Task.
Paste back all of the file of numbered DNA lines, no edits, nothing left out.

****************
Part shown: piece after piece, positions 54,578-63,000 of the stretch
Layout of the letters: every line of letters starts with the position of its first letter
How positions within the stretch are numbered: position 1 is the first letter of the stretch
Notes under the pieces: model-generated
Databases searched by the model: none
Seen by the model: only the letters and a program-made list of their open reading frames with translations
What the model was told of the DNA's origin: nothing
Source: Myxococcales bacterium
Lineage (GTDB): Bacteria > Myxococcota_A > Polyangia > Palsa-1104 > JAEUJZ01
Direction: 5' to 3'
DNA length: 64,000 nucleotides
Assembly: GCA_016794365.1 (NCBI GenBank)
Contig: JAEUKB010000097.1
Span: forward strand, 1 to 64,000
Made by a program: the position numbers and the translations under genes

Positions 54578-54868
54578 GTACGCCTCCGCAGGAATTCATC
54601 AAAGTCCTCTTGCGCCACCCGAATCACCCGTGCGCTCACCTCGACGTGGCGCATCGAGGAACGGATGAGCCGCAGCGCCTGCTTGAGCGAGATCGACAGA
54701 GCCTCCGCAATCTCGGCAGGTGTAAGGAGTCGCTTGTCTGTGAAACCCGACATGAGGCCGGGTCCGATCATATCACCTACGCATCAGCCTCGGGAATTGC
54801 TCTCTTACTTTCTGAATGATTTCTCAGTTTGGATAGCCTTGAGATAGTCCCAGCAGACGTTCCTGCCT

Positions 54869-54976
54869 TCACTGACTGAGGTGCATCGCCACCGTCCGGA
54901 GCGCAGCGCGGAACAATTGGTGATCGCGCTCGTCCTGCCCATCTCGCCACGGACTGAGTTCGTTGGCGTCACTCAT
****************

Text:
Part shown: piece after piece, positions 54,578-63,000 of the stretch
Layout of the letters: every line of letters starts with the position of its first letter
How positions within the stretch are numbered: position 1 is the first letter of the stretch
Notes under the pieces: model-generated
Databases searched by the model: none
Seen by the model: only the letters and a program-made list of their open reading frames with translations
What the model was told of the DNA's origin: nothing
Source: Myxococcales bacterium
Lineage (GTDB): Bacteria > Myxococcota_A > Polyangia > Palsa-1104 > JAEUJZ01
Direction: 5' to 3'
DNA length: 64,000 nucleotides
Assembly: GCA_016794365.1 (NCBI GenBank)
Contig: JAEUKB010000097.1
Span: forward strand, 1 to 64,000
Made by a program: the position numbers and the translations under genes

Positions 54578-54868
54578 GTACGCCTCCGCAGGAATTCATC
54601 AAAGTCCTCTTGCGCCACCCGAATCACCCGTGCGCTCACCTCGACGTGGCGCATCGAGGAACGGATGAGCCGCAGCGCCTGCTTGAGCGAGATCGACAGA
54701 GCCTCCGCAATCTCGGCAGGTGTAAGGAGTCGCTTGTCTGTGAAACCCGACATGAGGCCGGGTCCGATCATATCACCTACGCATCAGCCTCGGGAATTGC
54801 TCTCTTACTTTCTGAATGATTTCTCAGTTTGGATAGCCTTGAGATAGTCCCAGCAGACGTTCCTGCCT

Positions 54869-54976
54869 TCACTGACTGAGGTGCATCGCCACCGTCCGGA
54901 GCGCAGCGCGGAACAATTGGTGATCGCGCTCGTCCTGCCCATCTCGCCACGGACTGAGTTCGTTGGCGTCACTCAT